Days numbered for many small accountancy firms
Accountancy firms are consolidating
Small accountancy firms are declining in number as the sector’s growth peaked and has been followed by a period of consolidation.
The industry reached the end of a long-running growth phase prior to the COVID-19 pandemic, according to new research.
Increased consolidation among smaller firms and disproportionate growth at the top end of the market have conspired to reduce the overall number.
A report by Edinburgh-based Float, the cash flow company, found there was a net loss of 500 accounting firms between 2017-2019, a stark contrast to an average growth of 1,212 new firms per year between 2011 and 2017.
The research also demonstrates that bookkeeping businesses remain in an accelerated growth phase, growing by 395 firms since 2017.
Key findings include:
- Between 2011 and 2017, the number of accounting and auditing firms in the UK grew by 7,270 (an average net growth of 1,212 extra firms per year)*
- However, between 2017-19, the UK had a net loss of nearly 500 firms (490)
- The number of bookkeepers in the UK continues to grow, rising by 395 during the same time period (2017-19) – there are now 6,640 bookkeeping enterprises in the UK
- Firms with a turnover of less than £100,000 decreased by 5.4% between 2017 and 2019, from 21,020 to 19,890. However, the number of accounting firms with a turnover of more than £100,000 increased by 4.3%, from 14,985 to 15,630
- The partnership model has fallen out of favour in the last decade. In 2010, there were 3,125 accounting firms classified as a ‘partnership’, but this number has nearly halved (1,745 in 2019)
- The number of sole traders recognised by the ONS also reduced by nearly 3,000 (from 7,980 in 2010 to 5,150 today)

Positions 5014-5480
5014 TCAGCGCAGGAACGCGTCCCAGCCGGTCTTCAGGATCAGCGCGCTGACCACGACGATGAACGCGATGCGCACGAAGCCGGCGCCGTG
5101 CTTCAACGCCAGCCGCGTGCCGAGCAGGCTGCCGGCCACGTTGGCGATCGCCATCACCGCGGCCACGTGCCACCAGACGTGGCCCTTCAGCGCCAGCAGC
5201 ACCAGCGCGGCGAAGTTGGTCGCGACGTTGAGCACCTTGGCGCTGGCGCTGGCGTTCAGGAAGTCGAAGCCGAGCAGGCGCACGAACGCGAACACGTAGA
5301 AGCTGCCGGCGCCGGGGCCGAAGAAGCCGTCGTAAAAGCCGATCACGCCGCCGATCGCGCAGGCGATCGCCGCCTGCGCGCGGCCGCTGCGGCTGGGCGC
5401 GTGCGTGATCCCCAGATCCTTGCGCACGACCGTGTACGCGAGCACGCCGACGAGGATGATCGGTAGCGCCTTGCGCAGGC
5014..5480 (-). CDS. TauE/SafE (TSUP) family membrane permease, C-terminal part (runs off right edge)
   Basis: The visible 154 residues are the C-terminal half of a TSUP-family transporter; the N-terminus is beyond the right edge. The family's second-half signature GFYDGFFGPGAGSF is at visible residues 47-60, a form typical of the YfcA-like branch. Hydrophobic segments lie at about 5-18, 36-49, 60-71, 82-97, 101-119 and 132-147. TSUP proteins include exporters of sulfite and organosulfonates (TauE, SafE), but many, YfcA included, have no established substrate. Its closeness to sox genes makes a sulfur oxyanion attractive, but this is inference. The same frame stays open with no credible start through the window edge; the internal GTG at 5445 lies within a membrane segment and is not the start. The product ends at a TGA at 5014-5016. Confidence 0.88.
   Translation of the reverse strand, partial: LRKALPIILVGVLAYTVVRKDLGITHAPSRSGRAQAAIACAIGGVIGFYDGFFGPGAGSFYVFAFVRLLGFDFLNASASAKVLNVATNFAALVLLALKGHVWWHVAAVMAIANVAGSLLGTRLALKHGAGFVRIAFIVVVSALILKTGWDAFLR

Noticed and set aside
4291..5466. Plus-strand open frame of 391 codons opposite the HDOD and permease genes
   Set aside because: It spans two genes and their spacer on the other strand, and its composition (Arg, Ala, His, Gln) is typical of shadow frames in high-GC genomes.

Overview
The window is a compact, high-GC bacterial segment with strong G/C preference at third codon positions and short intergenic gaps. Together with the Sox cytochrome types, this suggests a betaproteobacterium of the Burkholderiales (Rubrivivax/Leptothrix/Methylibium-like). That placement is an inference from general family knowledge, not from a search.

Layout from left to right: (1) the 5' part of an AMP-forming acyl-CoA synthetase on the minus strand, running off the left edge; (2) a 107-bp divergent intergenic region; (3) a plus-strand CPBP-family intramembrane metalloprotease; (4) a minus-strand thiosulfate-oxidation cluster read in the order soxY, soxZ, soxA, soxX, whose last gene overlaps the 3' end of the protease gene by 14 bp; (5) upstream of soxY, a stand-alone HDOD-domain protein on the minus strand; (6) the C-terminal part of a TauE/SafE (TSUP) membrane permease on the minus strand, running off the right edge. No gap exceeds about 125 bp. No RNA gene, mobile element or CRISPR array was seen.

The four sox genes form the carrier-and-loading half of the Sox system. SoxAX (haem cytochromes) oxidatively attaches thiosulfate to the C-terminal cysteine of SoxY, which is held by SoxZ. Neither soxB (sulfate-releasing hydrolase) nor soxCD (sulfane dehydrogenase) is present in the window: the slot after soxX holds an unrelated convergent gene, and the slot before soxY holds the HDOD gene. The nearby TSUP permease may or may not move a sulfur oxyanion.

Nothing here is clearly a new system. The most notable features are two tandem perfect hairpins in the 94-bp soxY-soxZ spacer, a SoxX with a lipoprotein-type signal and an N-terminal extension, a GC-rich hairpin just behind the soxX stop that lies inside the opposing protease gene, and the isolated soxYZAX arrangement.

- By region, London has lost the most accounting and audit enterprises since 2017 (a total net loss of 325). Northern Ireland (+15), Yorkshire (+20) and South East England (+20) were the only regions with net growth.
Colin Hewitt, Float CEO and co-founder, said: “Accounting firms have demonstrated their immense value during the COVID-19 pandemic, helping struggling businesses stay afloat and informing them of their financial options. Which is why many will be concerned to see the number of UK accounting firms in decline.
“However, it’s important to note that a lack of growth does not necessarily mean the industry is in poor health.
“The UK accounting industry now has a smaller number of more profitable accounting firms, following years of growth at the lower end of the market.
“We witnessed a great accounting boom in the UK this decade, with it being easier than ever to set up and run a new firm. This appears to have tailed off more recently, as we also saw increased market consolidation over the last two years which has contributed to a net reduction in firms.”
He added: “While accounting firms have seen a net decrease, bookkeepers remain in an accelerated growth phase. I’m not surprised since solid, regular bookkeeping is the cornerstone of any business’ financial data.
“We’re also in the middle of a technological revolution that represents an incredible opportunity for bookkeepers. Cloud accounting services, smartphones and the introduction of Open Banking mean bookkeepers can scale up like never before.
“Bookkeepers today can provide better, more efficient and more accurate services to more customers, thereby helping clients make better business decisions. Bookkeepers, just like their accountant peers, have never been better or more important.”